Advances in technology have changed how we record information and use technology for trending and tracking of food safety data. But with these advances come questions about the authenticity of the data. This is especially true when electronic data and signatures are being used to prove that your food safety plan’s preventive controls are being monitored and verified.

Electronic data monitoring can provide advantages over paper-based programs and make it easier to meet food safety program requirements. Some of the advantages include:

  • Software-based programs are present 24 hours a day and 7 days a week. Vacation, illness and holidays do not impact availability of the program.
  • The right program will record data at the actual time of entry, providing objective evidence of when the check was completed.
  • Software can be configured to call out values that are outside of required ranges or limits.
  • Software can be configured to automatically alert key personnel when checks are missed, or when values are outside of a defined range.
  • If connected to production equipment, the software can shut things down until checks are completed and require authorized personnel with the appropriate entry codes to intervene.
  • Data entered is typed and verified with electronic signatures, which ensures legibility and accuracy.
  • Data can be exported and filtered based on the machine or specific check being recorded. This allows for better data analysis without the need to review paper records or manually manipulate the data.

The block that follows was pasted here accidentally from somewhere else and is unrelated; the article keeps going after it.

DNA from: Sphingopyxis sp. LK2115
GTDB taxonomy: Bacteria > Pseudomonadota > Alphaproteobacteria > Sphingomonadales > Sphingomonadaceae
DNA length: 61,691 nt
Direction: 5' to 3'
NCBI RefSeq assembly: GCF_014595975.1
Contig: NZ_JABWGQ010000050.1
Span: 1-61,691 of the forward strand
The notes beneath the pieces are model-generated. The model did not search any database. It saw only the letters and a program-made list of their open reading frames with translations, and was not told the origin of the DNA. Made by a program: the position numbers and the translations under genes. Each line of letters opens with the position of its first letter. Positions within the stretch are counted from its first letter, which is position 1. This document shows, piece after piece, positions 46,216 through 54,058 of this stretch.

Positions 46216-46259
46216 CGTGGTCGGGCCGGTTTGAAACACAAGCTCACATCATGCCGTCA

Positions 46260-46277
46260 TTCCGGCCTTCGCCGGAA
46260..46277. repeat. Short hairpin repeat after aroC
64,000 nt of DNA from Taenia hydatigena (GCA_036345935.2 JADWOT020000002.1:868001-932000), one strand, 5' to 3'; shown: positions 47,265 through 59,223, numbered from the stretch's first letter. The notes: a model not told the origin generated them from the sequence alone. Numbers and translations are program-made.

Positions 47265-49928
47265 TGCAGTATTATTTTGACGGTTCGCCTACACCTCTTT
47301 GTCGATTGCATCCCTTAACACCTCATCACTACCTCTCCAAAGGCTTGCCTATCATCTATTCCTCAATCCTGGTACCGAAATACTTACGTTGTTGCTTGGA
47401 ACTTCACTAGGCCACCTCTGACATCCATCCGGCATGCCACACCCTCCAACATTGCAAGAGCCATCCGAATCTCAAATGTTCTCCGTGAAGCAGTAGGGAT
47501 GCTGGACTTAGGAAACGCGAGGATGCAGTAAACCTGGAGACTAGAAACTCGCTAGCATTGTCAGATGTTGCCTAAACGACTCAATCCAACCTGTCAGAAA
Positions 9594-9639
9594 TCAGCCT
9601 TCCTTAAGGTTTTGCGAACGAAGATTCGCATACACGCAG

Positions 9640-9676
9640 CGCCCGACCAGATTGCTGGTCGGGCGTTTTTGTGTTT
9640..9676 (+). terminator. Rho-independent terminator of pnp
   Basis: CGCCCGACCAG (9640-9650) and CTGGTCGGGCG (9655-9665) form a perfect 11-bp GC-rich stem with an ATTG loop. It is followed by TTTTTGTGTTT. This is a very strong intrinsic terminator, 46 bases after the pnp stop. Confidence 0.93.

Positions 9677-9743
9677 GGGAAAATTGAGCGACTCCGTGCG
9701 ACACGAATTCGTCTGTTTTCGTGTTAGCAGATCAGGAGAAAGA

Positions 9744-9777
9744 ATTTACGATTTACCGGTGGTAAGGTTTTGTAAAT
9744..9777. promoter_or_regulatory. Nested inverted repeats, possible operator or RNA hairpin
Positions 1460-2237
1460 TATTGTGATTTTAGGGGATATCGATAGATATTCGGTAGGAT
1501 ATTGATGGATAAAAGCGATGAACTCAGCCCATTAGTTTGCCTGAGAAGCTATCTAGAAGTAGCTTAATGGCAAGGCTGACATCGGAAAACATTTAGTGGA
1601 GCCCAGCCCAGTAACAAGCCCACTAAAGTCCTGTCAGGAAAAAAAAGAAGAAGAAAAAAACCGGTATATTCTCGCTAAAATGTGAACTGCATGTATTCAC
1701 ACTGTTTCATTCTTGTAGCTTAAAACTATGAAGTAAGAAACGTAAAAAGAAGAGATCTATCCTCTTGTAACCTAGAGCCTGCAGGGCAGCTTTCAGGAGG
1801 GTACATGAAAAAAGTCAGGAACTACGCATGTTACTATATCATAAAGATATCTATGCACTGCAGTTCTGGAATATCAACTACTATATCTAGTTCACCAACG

• When presenting records requested by a regulator, personnel can present exactly the data requested to demonstrate implementation of the HACCP or food safety plan requirements. Paper records often contain additional information that is not related to food safety plan requirements. This could potentially open additional audit trails for a regulator to follow.

The FDA has set forth requirements that allow sites to collect data electronically and defines how electronic entry of data and signatures should work as part of the rule. The full text of the requirements is defined in the regulation cited in 21 CFR 11 for electronic records and electronic signatures (see The requirements can be boiled down to the following essential elements to ensure records will hold up to the scrutiny of regulatory review. Records must comply with the following:

  1. Electronic records and signatures are acceptable.
  2. Signatures may be any type of code that is unique to an individual, such as an employee ID. It doesn’t have to be a name, but there does need to be a way to tie it to a specific person.
  3. The computer system must require two codes, such as a user ID and password, to enter the system, but not for each entry.
  4. The computer must keep a date/time-stamped audit log of data entry and changes.
  5. Records must be retrievable in accordance with record retention policy.
  6. Codes (such as username and password) cannot be shared among multiple people. For example, there can’t be one code for all second shift quality control technicians.

What are some of the potential pitfalls when collecting data electronically? Ask yourself the following questions when evaluating the use of electronic data entry for the monitoring and verification of results.

  • What is the cost of implementing of a system? Is there an “off the shelf” solution that can be configured for the site’s needs, or will custom programming be required?